Does Medicare Cover Rehabilitation for Stroke Survivors?
This article was updated on: 09/09/2018
What are the effects of a stroke?
According to the Centers for Disease Control and Prevention (CDC), a stroke occurs when something blocks the blood supply to a part of brain or when a blood vessel in the brain bursts. The CDC states that someone in the U.S. has a stroke every 40 seconds. The good news is, according to the National Institute of Health (NIH), that two-thirds of these individuals survive. However strokes are also a major cause of serious disability and reduced mobility in survivors. According to the American Stroke Association, a stroke can cause paralysis of the left and ride sides of the body, vision problems and speech and language problems. Survivors of strokes and brain injuries may need intensive rehabilitation programs to regain some of their daily functions.
What can rehabilitation do for stroke survivors?
The National Institute of Health states that while rehabilitation cannot reverse brain damage, it can substantially help stroke survivors achieve the best long-term outcome for their lives. Paralysis is one of the most common disabilities following a stroke. Rehabilitation may teach stroke survivors how to walk, bathe, use the toilet, and dress making the most of their residual abilities. They also will need to relearn how to speak with compromised language abilities. The success of rehabilitation, according to the National Institute of Health, is repeated practice.
Does Medicare cover rehabilitation for stroke survivors?
According to the NIH, rehabilitation for a stroke can occur as soon as 24 hours after the stroke’s occurrence. Original Medicare Part A and Part B may help cover the costs of inpatient, outpatient, and even at-home rehabilitation services. Benefits may extend to services provided by doctors, various kinds of therapists, nurses, and other medical professionals who are licensed to offer this kind of care. For example, if you are a patient in a skilled nursing facility (SNF) Medicare may cover physical and occupational therapy and speech-language pathology services.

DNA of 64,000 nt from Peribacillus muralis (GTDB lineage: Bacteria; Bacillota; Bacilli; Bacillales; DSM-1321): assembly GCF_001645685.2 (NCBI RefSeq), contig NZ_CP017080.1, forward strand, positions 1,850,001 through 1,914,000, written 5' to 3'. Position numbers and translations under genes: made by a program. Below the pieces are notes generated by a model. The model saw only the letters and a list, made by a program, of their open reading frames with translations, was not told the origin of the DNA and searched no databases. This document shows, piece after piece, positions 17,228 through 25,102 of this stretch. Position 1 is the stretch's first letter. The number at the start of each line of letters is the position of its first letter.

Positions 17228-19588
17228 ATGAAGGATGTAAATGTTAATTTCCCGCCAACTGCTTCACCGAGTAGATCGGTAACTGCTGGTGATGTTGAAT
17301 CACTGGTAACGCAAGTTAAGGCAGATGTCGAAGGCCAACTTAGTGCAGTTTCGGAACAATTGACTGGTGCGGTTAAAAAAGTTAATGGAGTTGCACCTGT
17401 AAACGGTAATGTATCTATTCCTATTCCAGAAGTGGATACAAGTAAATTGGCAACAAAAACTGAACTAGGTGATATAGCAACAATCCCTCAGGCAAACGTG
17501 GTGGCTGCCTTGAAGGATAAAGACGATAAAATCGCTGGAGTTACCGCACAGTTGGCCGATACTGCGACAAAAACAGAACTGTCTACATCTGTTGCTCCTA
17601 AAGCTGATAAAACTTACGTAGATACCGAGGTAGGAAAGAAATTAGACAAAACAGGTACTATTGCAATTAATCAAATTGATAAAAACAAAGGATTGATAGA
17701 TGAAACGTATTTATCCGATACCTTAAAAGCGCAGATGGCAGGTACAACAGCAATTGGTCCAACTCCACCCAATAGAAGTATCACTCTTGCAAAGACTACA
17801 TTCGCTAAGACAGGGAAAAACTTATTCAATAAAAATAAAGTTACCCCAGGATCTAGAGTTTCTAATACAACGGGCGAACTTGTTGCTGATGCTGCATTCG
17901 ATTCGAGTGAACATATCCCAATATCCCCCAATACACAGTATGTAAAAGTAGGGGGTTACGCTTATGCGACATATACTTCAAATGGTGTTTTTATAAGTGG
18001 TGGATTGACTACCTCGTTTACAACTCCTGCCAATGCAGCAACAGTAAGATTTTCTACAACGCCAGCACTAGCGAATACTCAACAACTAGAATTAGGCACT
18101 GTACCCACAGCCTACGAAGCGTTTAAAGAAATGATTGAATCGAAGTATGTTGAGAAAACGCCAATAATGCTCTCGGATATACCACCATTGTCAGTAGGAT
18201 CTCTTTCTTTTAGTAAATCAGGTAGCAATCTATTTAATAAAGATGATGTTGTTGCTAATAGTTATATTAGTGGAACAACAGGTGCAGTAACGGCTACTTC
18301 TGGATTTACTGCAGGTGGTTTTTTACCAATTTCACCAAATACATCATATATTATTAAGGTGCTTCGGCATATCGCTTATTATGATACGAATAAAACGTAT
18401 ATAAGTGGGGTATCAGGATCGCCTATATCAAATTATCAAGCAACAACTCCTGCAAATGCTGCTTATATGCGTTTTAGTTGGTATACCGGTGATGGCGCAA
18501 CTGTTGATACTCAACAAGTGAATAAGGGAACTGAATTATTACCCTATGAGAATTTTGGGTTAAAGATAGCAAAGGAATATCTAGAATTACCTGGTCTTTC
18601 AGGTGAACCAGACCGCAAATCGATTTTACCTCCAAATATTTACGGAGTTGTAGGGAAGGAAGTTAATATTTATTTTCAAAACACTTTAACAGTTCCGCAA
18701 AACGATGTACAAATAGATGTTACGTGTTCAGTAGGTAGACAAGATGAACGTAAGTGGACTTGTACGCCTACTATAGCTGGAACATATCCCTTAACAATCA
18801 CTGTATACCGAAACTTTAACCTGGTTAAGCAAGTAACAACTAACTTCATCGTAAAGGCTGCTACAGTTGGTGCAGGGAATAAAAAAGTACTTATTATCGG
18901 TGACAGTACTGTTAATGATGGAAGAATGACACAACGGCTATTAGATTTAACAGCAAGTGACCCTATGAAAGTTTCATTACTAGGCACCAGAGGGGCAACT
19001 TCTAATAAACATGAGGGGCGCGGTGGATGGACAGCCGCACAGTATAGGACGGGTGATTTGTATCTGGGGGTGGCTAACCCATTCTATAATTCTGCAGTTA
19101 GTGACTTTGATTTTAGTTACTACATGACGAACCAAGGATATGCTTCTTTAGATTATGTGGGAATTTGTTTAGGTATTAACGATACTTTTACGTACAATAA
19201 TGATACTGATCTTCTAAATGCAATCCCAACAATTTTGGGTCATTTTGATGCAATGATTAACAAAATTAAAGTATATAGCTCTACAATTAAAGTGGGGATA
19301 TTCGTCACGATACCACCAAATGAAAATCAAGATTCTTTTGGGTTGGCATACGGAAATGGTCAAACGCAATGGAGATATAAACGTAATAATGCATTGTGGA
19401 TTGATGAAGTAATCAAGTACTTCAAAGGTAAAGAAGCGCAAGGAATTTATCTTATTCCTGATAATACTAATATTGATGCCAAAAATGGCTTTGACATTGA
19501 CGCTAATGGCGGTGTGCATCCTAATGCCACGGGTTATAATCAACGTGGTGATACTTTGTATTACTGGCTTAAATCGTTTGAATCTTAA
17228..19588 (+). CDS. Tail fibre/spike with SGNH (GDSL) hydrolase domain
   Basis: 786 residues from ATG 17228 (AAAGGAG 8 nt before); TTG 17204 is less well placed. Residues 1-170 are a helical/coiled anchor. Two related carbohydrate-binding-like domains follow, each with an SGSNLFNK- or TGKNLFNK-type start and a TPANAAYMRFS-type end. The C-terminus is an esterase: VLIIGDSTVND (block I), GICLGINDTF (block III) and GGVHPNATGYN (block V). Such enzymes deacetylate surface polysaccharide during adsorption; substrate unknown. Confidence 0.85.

Medicare Part B may also cover medically necessary physical and occupational therapy and speech-language pathology services on an out-patient basis. There are usually therapy cap limits on rehabilitation services, meaning there is a limit each year that Medicare will cover, although in certain cases there are exceptions to these caps. In order to qualify for a cap exception you must have a therapist establish your need for medically necessary services and indicate that your outpatient services are medically reasonable. Your costs for rehabilitation services such as physical therapy, occupational therapy, and speech-language pathology under Medicare are typically 20% of the Medicare-approved amount. Your Part B deductible applies.
Medicare Advantage plans offer beneficiaries another way to receive their Medicare benefits and may be a good option for stroke survivors in rehabilitation. Medicare Advantage plans must cover Part A and Part B benefits, with the exception of hospice care, which Part A still covers. Medicare Advantage, which is offered by private insurance companies may also cover vision, dental, and prescription drug coverage.
Medicare.gov has a search tool which allows you to find inpatient rehabilitation facilities in your zip code. The tool lets you compare facilities on factors of quality of patient care such as rate of new or worsened pressure ulcers, catheter-associated urinary tract infections and rate of unplanned a readmission after discharge.
Do you need help finding the best Medicare plan option to help cover your loved one’s rehabilitation? If so, I hope to help you by providing information about local Medicare plan options:
- Choose a link below to schedule a personal phone call or email.
- Click “Compare Plans Now” to compare some Medicare plan options in your area online.
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